While it is known that β-adrenergic receptor stimulation is associated with an increase in venous return, the mechanism by which this increase is mediated has not been well defined. A total of 55 dogs were anesthetized, placed on cardiopulmonary bypass, and perfused at a constant rate. In 23 of these animals, changes in total systemic intravascular volume were measured as reciprocal changes in extracorporeal reservoir volume during isoproterenol (6 μg/min) or norepinephrine infusion (30 μg/min). At central venous pressures of 3, 8, and 13 cm H2O, isoproterenol was associated with decreases in intravascular volume of 70 ± 20 (standard error of the mean) (P<0.02), 50 ± 20 (P<0.05), and 20 ± 30 (NS) ml, respectively, and norepinephrine was associated with decreases of 300 ± 60 (P<0.001), 230 ± 30 (P<0.001), and 190 ± 40 (P<0.001) ml, respectively. The splanchnic vasculature was perfused selectively at a constant rate and drained separately in another 18 animals. In these dogs, an isoproterenol-associated decrease in splanchnic volume occurred concomitantly with a decrease in postsinusoidal hepatic vascular resistance from 38 ± 5 to 18 ± 3 cm H2Oxmin/l (P<0.001). A norepinephrine-associated decrease in splanchnic volume occurred simultaneously with a decrease in hepatic vascular resistance from 33 ± 6 to 18 ± 2 cm H2Oxmin/l (P<0.001). The decreases in total intravascular volume obtained with either isoproterenol or norepinephrine were abolished after the splanchnic vasculature had been removed in 2 other animals. Decreases in hepatic resistance, splanchnic volume, and total volume were abolished after propranolol. Thus, β-adrenergic receptor stimulation with either isoproterenol or norepinephrine is associated with a decrease in transhepatic vascular resistance and subsequent decreases in splanchnic and total systemic intravascular volume.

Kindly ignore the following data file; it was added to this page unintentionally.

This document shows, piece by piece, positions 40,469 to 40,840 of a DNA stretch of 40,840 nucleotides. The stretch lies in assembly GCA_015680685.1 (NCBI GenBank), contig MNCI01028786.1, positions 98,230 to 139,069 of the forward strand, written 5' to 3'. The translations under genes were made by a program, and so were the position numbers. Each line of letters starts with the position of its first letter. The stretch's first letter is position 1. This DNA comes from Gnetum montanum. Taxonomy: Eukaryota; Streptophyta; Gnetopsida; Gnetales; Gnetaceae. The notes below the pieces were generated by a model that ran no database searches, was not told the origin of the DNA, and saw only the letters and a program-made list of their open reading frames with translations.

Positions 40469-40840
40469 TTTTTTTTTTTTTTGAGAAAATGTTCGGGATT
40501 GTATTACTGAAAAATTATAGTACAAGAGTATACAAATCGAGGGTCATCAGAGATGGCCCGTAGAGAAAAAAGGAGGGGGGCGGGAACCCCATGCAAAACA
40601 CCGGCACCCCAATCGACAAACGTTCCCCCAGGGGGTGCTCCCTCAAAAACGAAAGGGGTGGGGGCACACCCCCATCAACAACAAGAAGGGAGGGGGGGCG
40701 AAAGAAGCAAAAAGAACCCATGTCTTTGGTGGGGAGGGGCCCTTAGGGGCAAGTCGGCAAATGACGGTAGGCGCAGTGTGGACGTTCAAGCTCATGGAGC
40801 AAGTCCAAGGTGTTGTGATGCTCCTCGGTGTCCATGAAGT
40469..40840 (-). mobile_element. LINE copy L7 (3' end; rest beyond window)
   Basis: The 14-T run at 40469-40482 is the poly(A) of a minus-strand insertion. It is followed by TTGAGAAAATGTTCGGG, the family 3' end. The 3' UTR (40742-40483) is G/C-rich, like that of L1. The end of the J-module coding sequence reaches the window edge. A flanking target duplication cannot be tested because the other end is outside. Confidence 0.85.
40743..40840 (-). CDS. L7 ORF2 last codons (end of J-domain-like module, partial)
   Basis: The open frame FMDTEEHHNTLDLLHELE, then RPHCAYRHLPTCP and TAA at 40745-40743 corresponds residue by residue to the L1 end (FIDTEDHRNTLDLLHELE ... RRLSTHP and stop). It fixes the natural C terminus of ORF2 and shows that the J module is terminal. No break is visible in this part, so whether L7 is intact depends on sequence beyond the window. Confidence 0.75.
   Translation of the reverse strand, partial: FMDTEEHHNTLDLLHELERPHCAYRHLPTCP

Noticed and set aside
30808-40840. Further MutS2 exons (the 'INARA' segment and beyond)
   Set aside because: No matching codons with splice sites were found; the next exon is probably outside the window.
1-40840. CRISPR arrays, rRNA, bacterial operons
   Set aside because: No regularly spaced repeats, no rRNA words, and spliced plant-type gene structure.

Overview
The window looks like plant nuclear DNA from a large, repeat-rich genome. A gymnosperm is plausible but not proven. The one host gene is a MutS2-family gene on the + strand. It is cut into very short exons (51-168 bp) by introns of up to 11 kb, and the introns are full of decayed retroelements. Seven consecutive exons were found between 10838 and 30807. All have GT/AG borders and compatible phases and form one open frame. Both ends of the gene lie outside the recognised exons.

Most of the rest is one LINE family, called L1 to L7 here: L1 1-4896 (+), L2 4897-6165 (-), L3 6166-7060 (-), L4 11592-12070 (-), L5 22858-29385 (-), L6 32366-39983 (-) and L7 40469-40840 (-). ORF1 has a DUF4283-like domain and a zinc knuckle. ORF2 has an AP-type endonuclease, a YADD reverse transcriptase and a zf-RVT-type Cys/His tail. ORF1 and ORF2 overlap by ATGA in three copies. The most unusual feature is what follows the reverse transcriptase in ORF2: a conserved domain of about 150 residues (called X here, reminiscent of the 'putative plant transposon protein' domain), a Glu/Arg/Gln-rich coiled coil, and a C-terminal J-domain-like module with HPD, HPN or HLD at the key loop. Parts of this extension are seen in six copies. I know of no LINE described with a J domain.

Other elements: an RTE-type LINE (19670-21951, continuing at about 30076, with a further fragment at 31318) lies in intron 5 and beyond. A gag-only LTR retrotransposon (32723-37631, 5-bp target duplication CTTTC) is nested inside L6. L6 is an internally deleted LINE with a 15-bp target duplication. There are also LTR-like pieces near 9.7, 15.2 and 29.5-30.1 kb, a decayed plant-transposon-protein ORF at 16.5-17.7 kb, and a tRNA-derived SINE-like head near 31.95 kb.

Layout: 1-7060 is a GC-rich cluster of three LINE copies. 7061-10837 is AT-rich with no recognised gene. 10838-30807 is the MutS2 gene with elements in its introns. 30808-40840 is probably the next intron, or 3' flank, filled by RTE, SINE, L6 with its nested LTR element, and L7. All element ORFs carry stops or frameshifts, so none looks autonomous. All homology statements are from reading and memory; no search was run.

ASJC Scopus subject areas
- Cardiology and Cardiovascular Medicine